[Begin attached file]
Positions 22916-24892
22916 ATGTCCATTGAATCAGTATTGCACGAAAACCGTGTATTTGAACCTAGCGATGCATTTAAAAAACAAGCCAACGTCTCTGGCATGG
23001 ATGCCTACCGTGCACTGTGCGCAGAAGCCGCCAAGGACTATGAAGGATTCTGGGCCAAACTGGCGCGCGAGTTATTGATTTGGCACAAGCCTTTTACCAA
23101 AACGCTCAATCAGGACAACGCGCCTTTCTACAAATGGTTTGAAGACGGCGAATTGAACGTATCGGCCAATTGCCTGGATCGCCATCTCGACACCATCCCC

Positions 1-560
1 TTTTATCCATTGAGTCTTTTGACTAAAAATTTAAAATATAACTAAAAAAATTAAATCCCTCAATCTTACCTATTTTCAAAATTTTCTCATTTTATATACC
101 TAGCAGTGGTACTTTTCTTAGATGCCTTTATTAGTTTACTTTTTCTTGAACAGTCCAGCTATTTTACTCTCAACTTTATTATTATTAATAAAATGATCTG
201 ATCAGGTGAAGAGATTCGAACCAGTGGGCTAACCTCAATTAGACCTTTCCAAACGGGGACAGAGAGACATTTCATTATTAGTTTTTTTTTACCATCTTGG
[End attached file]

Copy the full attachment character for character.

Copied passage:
Positions 22916-24892
22916 ATGTCCATTGAATCAGTATTGCACGAAAACCGTGTATTTGAACCTAGCGATGCATTTAAAAAACAAGCCAACGTCTCTGGCATGG
23001 ATGCCTACCGTGCACTGTGCGCAGAAGCCGCCAAGGACTATGAAGGATTCTGGGCCAAACTGGCGCGCGAGTTATTGATTTGGCACAAGCCTTTTACCAA
23101 AACGCTCAATCAGGACAACGCGCCTTTCTACAAATGGTTTGAAGACGGCGAATTGAACGTATCGGCCAATTGCCTGGATCGCCATCTCGACACCATCCCC

Positions 1-560
1 TTTTATCCATTGAGTCTTTTGACTAAAAATTTAAAATATAACTAAAAAAATTAAATCCCTCAATCTTACCTATTTTCAAAATTTTCTCATTTTATATACC
101 TAGCAGTGGTACTTTTCTTAGATGCCTTTATTAGTTTACTTTTTCTTGAACAGTCCAGCTATTTTACTCTCAACTTTATTATTATTAATAAAATGATCTG
201 ATCAGGTGAAGAGATTCGAACCAGTGGGCTAACCTCAATTAGACCTTTCCAAACGGGGACAGAGAGACATTTCATTATTAGTTTTTTTTTACCATCTTGG